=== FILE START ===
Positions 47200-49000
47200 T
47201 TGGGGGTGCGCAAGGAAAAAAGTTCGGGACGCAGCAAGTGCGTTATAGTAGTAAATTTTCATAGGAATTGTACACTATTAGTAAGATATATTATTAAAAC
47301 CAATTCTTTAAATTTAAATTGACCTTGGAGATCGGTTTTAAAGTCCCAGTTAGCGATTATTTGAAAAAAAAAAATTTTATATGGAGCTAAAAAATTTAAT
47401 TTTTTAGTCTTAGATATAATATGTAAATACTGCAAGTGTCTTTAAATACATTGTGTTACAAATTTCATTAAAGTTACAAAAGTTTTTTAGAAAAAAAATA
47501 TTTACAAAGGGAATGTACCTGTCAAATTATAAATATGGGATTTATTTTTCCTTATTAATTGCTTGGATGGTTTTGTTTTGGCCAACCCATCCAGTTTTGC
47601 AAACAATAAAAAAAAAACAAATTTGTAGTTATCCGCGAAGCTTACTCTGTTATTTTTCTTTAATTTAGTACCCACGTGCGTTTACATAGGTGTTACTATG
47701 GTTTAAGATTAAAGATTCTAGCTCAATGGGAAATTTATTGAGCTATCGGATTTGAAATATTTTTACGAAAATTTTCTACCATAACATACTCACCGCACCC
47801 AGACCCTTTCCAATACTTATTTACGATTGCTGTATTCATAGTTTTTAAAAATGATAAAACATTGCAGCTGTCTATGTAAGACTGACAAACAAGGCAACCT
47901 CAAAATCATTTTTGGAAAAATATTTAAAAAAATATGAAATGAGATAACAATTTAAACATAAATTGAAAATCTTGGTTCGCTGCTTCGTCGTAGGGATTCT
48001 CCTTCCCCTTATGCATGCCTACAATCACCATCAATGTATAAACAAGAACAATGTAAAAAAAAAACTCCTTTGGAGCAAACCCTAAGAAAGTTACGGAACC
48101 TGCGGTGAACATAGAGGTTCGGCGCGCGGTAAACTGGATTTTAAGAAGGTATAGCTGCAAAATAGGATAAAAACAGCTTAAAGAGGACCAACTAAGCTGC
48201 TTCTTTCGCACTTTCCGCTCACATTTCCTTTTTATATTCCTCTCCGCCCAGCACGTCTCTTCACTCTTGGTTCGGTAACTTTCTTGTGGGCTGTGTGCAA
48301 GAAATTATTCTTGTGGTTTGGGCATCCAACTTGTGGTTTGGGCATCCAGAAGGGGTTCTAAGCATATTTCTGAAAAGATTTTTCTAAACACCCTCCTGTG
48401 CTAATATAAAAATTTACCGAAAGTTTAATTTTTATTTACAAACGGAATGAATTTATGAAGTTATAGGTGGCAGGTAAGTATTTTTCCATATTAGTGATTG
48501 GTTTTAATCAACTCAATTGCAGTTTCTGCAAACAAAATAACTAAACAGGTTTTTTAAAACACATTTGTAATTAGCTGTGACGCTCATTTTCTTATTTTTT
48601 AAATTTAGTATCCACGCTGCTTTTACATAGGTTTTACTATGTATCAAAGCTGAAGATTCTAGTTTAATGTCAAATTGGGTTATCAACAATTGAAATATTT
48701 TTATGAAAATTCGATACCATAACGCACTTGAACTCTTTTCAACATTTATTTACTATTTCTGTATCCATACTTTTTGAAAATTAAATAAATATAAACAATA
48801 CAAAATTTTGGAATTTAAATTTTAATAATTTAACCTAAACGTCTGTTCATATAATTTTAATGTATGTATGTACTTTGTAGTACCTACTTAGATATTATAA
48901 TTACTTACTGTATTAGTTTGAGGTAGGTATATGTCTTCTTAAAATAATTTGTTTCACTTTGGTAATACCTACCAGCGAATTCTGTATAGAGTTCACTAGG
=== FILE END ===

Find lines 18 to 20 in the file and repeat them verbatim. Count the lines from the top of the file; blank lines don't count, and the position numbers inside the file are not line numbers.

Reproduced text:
48701 TTATGAAAATTCGATACCATAACGCACTTGAACTCTTTTCAACATTTATTTACTATTTCTGTATCCATACTTTTTGAAAATTAAATAAATATAAACAATA
48801 CAAAATTTTGGAATTTAAATTTTAATAATTTAACCTAAACGTCTGTTCATATAATTTTAATGTATGTATGTACTTTGTAGTACCTACTTAGATATTATAA
48901 TTACTTACTGTATTAGTTTGAGGTAGGTATATGTCTTCTTAAAATAATTTGTTTCACTTTGGTAATACCTACCAGCGAATTCTGTATAGAGTTCACTAGG